Microsoft has produced the name of a corporate customer in a fresh attempt to convince us Windows 8 is being adopted by businesses.
Unfortunately, and in a sign of just how desperate things have really become, that customer is ARM - one of Microsoft's co-conspirators on Windows RT and Surface RT.
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The threadbare "news" comes courtesy of a Microsoft press release titled "Enterprises bet on Microsoft devices and services to accelerate business worldwide."
We're also informed carrier Telefonica will roll out Windows Server Hyper-V and SQL Server and an Italian ads agency is hosting a service on Windows Azure.
But something like the Wehrmacht at Stalingrad receiving parachuted crates of condoms rather than ammo or warm food, the hapless IT employees of ARM Holdings' IT, quality assurance, marketing and sales teams have received crate upon crate of Surface RTs.
With a straight face Microsoft told the opening of its TechEd conference Tuesday that Surface RT is allowing ARM's IT troops "to work more efficiently with features such as live tiles and notifications while being virtually always on and always connected."
For those with short memories, which seems to include Microsoft's PR and marketing, Surface RT and Windows RT were built specifically to run on ARM in the first place.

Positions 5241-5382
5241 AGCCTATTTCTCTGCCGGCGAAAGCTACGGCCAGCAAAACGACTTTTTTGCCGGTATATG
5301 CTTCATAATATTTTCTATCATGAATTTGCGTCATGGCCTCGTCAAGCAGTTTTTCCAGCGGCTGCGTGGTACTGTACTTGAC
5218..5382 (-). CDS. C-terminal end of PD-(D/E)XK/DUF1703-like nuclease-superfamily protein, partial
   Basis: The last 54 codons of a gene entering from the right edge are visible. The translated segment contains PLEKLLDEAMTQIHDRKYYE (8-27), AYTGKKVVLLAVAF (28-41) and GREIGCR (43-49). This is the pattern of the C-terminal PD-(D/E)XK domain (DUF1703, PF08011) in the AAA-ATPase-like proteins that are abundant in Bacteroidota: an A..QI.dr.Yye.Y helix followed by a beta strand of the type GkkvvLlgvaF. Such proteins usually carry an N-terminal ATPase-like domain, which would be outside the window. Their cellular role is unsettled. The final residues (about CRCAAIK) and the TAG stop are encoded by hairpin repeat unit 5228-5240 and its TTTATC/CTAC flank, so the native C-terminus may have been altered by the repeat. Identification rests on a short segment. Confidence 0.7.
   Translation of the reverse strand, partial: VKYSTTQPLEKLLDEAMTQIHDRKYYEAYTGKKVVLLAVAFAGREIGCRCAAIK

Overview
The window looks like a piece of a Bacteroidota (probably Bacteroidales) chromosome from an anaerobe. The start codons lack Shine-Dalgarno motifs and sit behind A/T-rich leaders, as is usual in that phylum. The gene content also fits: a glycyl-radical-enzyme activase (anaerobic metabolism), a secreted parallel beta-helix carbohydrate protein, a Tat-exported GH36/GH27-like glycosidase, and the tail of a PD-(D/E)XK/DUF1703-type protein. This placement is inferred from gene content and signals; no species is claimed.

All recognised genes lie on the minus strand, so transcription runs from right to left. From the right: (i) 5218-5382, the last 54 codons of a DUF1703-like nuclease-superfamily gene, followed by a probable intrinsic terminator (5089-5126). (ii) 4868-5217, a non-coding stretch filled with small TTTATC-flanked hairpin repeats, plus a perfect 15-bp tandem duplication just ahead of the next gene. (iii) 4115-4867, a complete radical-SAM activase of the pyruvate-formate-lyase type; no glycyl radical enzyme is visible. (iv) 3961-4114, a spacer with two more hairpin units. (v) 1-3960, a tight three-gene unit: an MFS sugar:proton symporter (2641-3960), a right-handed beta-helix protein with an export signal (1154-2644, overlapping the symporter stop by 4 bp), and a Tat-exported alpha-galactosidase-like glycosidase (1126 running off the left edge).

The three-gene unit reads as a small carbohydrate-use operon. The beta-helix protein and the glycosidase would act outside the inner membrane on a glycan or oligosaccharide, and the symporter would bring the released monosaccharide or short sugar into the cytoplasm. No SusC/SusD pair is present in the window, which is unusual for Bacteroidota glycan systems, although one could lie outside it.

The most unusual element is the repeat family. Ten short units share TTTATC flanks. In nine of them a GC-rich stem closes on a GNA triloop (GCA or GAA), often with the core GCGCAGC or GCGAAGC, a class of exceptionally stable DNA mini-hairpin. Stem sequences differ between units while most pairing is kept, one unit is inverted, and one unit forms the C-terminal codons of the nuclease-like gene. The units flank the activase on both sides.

The closest Microsoft's announcement comes to conceding this is a sub clause in a sentence that mentions that Surface RT with Windows RT "utilizes an ARM-based chip"."
Microsoft goes on to tell us ARM already uses Microsoft Office for "a variety of productivity solutions". This is rather handy, because Microsoft Office - or, rather, a limited version of Office that's actually aimed at students, teachers and home users and has been compiled specifically to run on the ARM instruction set - Microsoft Office and Student 2013 RT - is one of the few apps of any use for an RT device.
That's because Surface runs on ARM, Microsoft's slabs cannot run the vast back catalogue of off-the-shelf, third-party or in-house apps built for Intel or AMD x86.
It's therefore likely that ARM - the principal brains behind ARM architectures - is probably one of the few customers on the planet to actually have more apps for ARM than for x86.
This is Microsoft's latest attempt to prove Windows 8 and Surface have a serious side, with the majority of Microsoft's PR having pushing a consumer-first strategy anchored on Bring Your Own Device (BYOD). Last year, Microsoft tried to convince journalists that Windows 8 was business-ready by parading BT and Poste Italiane rollout of 5,000 Windows 8 tablets to staff.
In reality, however, most businesses are upgrading to Windows 7, finally coming off of Windows XP, and not even remotely considering Windows 8. Overall, Windows 8 has sold so badly that analysts reckon it was responsible for the industry's worst PC sales since records began.
As for Microsoft Windows-8 loaded Surface tablets, IDC says just 900,000 Surface RT devices and Surface Pros, using Intel, shipped in the first three months of 2013 versus 19.5 million iPads sold. Microsoft is now slashing the price of Surface RTs by up to 60 per cent for students and teachers. ®